The following is the second of three articles on the death of Canadian diplomat Glyn Berry in Kandahar, Afghanistan on January 15, 2006.
Glyn Berry was uniquely suited to fill the assignment of providing political direction for a multi-departmental operation in a war zone for which there was no precedent in the annals of Canadian diplomacy. When he learned that the Department of Foreign Affairs was hunting for an officer to serve as the “senior Canadian representative” at the Provincial Reconstruction Team (PRT) to be established in Kandahar in the fall of 2005, he had applied immediately. But it took the department months to come around to the realization that Glyn was the right man for the job.
Glyn was ideal. Few, in fact, had better credentials. He knew the territory from having travelled to Afghanistan when he had been Deputy High Commissioner at the Canadian mission in Islamabad, Pakistan from 1999 to 2002. He was an expert in political-military affairs — and there were not many of them at Foreign Affairs. He had served in Ottawa in the Defence Relations division working with National Defence officials and the Canadian Forces on international security affairs, including NATO whose International Security Assistance Force (ISAF) was coordinating allied and coalition operations in Afghanistan. Moreover, Glyn was well acquainted with the United Nations, the other major international organization with operations in Afghanistan. In 2005, he was working in New York at the Canadian mission to the UN where he co-chaired a UN special committee on peacekeeping operations.
Glyn was also a scholar of the problems of developing countries, although so modest about his academic accomplishments that few knew of his PhD in political science from Dalhousie University. His dissertation had been on Bureaucratic Politics and Canadian Economic Policies Affecting the Developing Countries – the Case of the Strategy for International Development Cooperation 1975-1980. Finally, Glyn also had the executive-level seniority in government which the job would require.
But Glyn was not the department’s first choice for the job, not even the second or third. Partly it was because the requirements of the job were a mystery to Foreign Affairs and the department was reluctant to devote any important resources of its own to the assignment. Although several dozen PRTs were up and running in both Afghanistan and Iraq, they were still a relatively new phenomenon and not one Canada had had any direct acquaintance with. Other than a briefing from a British delegation which had visited Ottawa many months before, Foreign Affairs had very little knowledge of the world of PRTs until the department sent a reconnaissance team out to Afghanistan to look at some of the PRTs that allies were operating there.
There was also another problem. There were people at Foreign Affairs and CIDA who were opposed to Canada taking on responsibility for a PRT, some arguing that Canada should not even be considering participating in one. In these peoples’ view, PRTs might be hybrid military-civilian operations but they focused primarily on their security functions and only peripherally on their “reconstruction” functions. By their very nature, PRTs would provide the means for the military to encroach on the “development space” which the government aid agencies and non-governmental organizations (NGOs) held to be their own, would compromise the “neutral” standing of aid workers in the eyes of the local population, and would make them targets for the Taliban.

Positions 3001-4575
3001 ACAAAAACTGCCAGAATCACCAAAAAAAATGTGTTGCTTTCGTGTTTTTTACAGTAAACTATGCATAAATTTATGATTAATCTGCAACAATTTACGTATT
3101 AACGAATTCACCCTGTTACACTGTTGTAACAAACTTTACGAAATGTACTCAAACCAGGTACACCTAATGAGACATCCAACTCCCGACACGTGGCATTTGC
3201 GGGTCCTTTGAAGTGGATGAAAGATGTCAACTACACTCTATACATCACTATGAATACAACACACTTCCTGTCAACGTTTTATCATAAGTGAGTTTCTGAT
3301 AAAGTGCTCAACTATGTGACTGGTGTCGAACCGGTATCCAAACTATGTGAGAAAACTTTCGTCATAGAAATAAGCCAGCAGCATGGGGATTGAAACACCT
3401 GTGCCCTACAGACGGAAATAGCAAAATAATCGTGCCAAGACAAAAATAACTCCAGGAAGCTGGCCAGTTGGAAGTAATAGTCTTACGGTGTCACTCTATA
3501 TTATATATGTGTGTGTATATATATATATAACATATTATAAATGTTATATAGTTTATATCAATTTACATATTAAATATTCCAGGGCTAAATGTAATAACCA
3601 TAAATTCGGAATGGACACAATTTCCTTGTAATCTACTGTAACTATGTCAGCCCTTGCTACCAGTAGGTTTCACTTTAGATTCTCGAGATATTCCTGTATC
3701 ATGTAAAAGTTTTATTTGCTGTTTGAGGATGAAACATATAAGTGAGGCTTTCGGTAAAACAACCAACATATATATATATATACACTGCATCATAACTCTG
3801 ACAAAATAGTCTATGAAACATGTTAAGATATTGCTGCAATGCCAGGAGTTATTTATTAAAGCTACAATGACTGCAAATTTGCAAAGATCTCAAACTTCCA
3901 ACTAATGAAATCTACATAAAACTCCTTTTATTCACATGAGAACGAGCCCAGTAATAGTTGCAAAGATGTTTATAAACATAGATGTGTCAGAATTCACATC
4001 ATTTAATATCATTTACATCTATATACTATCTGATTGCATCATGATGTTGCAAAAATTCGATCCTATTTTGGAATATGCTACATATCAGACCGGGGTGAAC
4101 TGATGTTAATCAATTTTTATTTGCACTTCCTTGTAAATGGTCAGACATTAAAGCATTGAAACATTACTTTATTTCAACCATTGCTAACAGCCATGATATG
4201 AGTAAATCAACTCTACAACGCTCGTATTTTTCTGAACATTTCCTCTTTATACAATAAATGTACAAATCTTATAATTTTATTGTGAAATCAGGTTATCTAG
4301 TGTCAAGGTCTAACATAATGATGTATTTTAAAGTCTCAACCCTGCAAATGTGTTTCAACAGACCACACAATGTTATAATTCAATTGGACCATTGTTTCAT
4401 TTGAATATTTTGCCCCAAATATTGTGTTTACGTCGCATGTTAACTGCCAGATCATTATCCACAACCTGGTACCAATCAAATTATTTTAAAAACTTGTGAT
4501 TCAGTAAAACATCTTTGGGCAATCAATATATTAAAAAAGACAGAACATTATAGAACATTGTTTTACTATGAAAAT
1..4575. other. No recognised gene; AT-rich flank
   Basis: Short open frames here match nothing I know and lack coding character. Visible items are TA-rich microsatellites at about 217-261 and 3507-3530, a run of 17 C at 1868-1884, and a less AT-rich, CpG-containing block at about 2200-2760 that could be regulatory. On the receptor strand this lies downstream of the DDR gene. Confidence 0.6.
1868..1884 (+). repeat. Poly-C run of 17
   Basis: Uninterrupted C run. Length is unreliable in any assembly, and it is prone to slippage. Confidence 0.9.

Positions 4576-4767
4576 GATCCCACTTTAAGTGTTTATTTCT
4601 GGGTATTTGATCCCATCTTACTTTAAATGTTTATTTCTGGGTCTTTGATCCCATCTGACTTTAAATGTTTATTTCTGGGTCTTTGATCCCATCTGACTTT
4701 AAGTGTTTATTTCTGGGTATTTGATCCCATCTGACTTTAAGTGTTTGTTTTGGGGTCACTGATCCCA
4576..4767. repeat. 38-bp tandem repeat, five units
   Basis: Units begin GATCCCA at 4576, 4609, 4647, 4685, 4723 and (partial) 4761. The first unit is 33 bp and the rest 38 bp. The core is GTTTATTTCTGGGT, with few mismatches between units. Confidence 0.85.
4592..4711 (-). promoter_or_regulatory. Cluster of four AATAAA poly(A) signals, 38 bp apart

A related objection was that the Canadian PRT in Kandahar would initially come under the jurisdiction of the US-led anti-terrorism Operation Enduring Freedom until such time as the southern provinces of Afghanistan were judged safe enough to be assigned to NATO’s International Security Assistance Force. ISAF had already assumed command of allied operations including the PRTs in the north and west of the country, but the transfer of command for the southern and eastern regions was not due to take place until 2006. (There would eventually be some two dozen ISAF PRTs in Afghanistan).
So what the department initially thought it wanted was someone with field experience working for the UN or an international aid organization, and that was who it went out to recruit. Some promising candidates from outside government expressed an interest in the assignment in Kandahar, but by July of 2005 the job was still not filled. With a military advance team already in place in Kandahar and the PRT scheduled to become operational in August, Foreign Affairs concluded it would have to look inside the department for a candidate. Within short order, there was a roster of volunteers who potentially fit the bill, but none with Glyn Berry’s combination of local knowledge, ability to work with the Canadian Forces, familiarity with NATO and UN peace operations, and seniority in the public service.
Even so, officials at Foreign Affairs were reluctant to settle on Glyn. Once upon a time, the department had been one of Canada’s most intrepid and entrepreneurial organizations. Over the years, however, it had become exceedingly risk-averse and bureaucratic – and there was little enthusiasm on the eighth floor of the Lester B. Pearson building for putting a highly intelligent and strong-willed officer in charge of a new-style interdepartmental agency located in a war zone. For want of alternatives, however, the department ended up getting the right man for the job.
Then it lost interest, sending one of its most able officers into harm’s way without the support it had promised him and reacting with astonishment that it all came to a bad end. There were professionals throughout Canada’s campaign in Afghanistan, but it was amateur hour at Foreign Affairs – the subject of the third article in this series.